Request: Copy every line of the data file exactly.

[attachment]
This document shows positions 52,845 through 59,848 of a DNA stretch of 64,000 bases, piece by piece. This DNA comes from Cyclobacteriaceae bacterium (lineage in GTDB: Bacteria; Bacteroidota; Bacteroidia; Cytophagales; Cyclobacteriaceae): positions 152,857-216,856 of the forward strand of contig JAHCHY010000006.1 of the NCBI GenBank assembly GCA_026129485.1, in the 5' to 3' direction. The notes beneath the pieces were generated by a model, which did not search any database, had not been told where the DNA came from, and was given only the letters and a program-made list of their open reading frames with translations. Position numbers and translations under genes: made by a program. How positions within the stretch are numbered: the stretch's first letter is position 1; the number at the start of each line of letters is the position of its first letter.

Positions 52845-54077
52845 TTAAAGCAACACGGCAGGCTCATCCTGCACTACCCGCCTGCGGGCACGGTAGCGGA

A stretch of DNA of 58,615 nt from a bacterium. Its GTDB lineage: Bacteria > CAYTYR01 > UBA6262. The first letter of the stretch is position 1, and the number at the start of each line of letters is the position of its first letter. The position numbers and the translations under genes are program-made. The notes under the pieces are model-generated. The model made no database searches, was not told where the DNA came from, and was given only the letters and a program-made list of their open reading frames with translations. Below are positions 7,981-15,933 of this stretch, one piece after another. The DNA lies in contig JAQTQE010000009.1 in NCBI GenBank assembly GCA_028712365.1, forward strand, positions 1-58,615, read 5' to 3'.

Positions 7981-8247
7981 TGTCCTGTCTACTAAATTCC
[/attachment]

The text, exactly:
This document shows positions 52,845 through 59,848 of a DNA stretch of 64,000 bases, piece by piece. This DNA comes from Cyclobacteriaceae bacterium (lineage in GTDB: Bacteria; Bacteroidota; Bacteroidia; Cytophagales; Cyclobacteriaceae): positions 152,857-216,856 of the forward strand of contig JAHCHY010000006.1 of the NCBI GenBank assembly GCA_026129485.1, in the 5' to 3' direction. The notes beneath the pieces were generated by a model, which did not search any database, had not been told where the DNA came from, and was given only the letters and a program-made list of their open reading frames with translations. Position numbers and translations under genes: made by a program. How positions within the stretch are numbered: the stretch's first letter is position 1; the number at the start of each line of letters is the position of its first letter.

Positions 52845-54077
52845 TTAAAGCAACACGGCAGGCTCATCCTGCACTACCCGCCTGCGGGCACGGTAGCGGA

A stretch of DNA of 58,615 nt from a bacterium. Its GTDB lineage: Bacteria > CAYTYR01 > UBA6262. The first letter of the stretch is position 1, and the number at the start of each line of letters is the position of its first letter. The position numbers and the translations under genes are program-made. The notes under the pieces are model-generated. The model made no database searches, was not told where the DNA came from, and was given only the letters and a program-made list of their open reading frames with translations. Below are positions 7,981-15,933 of this stretch, one piece after another. The DNA lies in contig JAQTQE010000009.1 in NCBI GenBank assembly GCA_028712365.1, forward strand, positions 1-58,615, read 5' to 3'.

Positions 7981-8247
7981 TGTCCTGTCTACTAAATTCC